Innovations in bioengineering education for the 21 st century

J. H. Linehan*

*Corresponding author for this work

Research output: Contribution to journalConference articlepeer-review

1 Scopus citations

Abstract

The National Academy of Engineering published a report titled The Engineer of 2020 [1]. That report suggests that, to meet the future head-on, we not only train our students to possess strong analytical skills but also to have practical ingenuity, be creative, have excellent communication skills, understand leadership, have high ethical standards, and be lifelong learners. Cognitive scientists have been suggesting that we change the educational process for the past 25 years. They opine that effective learning methods have shifted from concentrating on only developing skills and expertise to focus on students’ understanding of application and knowledge [2]. Bioengineering curricula are being created world-wide as new departments and programs are formed3. There are around 50 new undergraduate programs in the US alone. New curricula are largely being developed independently. As expected, bioengineering curricula have been focused on developing deep skills through a biology-infused engineering curriculum. In 2005, The Whitaker Foundation convened an international summit meeting to explicate ideas on the new discipline, bioengineering [3]. Diversity is good for the educational “ecosystem”. We can learn what works and what doesn’t by sharing information amongst programs. In the US, an informal organization has emerged, (BME-IDEA.org [4]), to promote teaching design, innovation, and entrepreneurship in the bioengineering curriculum. Design and problem-based learning are two examples of experiential learning processes meant to train students to be innovative in their approach to problem solving; that is, to become “adaptive experts”[1]. Biomedical engineering applications are particularly engaging to the students because they are “problems that matter”. My talk will focus on two examples of learning methods that help students develop adaptive expertise are problem-based learning [5] and medical device design [6].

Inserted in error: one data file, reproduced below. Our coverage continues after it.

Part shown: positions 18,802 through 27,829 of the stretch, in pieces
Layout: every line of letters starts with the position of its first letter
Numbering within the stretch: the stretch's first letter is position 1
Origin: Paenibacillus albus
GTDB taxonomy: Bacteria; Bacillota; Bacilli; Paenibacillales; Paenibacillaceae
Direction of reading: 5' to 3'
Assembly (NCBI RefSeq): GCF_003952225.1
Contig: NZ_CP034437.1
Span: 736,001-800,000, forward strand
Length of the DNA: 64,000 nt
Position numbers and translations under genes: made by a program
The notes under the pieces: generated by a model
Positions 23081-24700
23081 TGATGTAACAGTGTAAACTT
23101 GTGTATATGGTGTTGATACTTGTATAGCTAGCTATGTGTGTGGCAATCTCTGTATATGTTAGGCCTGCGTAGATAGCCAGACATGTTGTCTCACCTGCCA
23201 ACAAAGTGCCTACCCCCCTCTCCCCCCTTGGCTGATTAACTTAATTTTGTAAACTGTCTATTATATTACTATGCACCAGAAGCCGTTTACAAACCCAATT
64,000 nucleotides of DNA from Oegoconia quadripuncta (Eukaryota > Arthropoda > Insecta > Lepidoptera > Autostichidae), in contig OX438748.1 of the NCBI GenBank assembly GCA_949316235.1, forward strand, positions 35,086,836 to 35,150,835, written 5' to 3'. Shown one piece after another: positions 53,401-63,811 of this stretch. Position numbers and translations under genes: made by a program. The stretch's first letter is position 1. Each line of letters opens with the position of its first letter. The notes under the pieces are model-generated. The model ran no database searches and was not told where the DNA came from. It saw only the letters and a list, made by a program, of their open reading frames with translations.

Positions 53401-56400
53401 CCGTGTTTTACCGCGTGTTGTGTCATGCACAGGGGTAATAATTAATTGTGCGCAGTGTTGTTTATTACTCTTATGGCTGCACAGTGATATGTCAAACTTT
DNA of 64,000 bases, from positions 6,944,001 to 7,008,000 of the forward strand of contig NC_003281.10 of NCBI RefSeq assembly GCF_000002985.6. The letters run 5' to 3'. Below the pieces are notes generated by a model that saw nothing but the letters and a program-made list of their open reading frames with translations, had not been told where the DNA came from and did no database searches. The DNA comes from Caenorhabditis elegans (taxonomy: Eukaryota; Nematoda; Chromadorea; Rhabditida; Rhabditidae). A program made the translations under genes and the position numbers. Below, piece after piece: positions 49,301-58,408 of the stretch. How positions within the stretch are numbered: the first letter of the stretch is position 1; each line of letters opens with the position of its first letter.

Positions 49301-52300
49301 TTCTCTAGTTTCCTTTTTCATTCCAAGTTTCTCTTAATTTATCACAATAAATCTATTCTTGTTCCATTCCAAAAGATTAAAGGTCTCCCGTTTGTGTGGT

Original languageEnglish (US)
Number of pages1
JournalIFMBE Proceedings
Volume16
Issue number1
StatePublished - Jan 1 2007
Event11th Mediterranean Conference on Medical and Biological Engineering and Computing, MEDICON 2007 - Ljubljana, Slovenia
Duration: Jun 26 2007Jun 30 2007

Keywords

  • Diversity
  • Entrepreneurship
  • Innovation
  • Teaching design

ASJC Scopus subject areas

  • Bioengineering
  • Biomedical Engineering

Fingerprint

Dive into the research topics of 'Innovations in bioengineering education for the 21 <sup>st</sup> century'. Together they form a unique fingerprint.

Cite this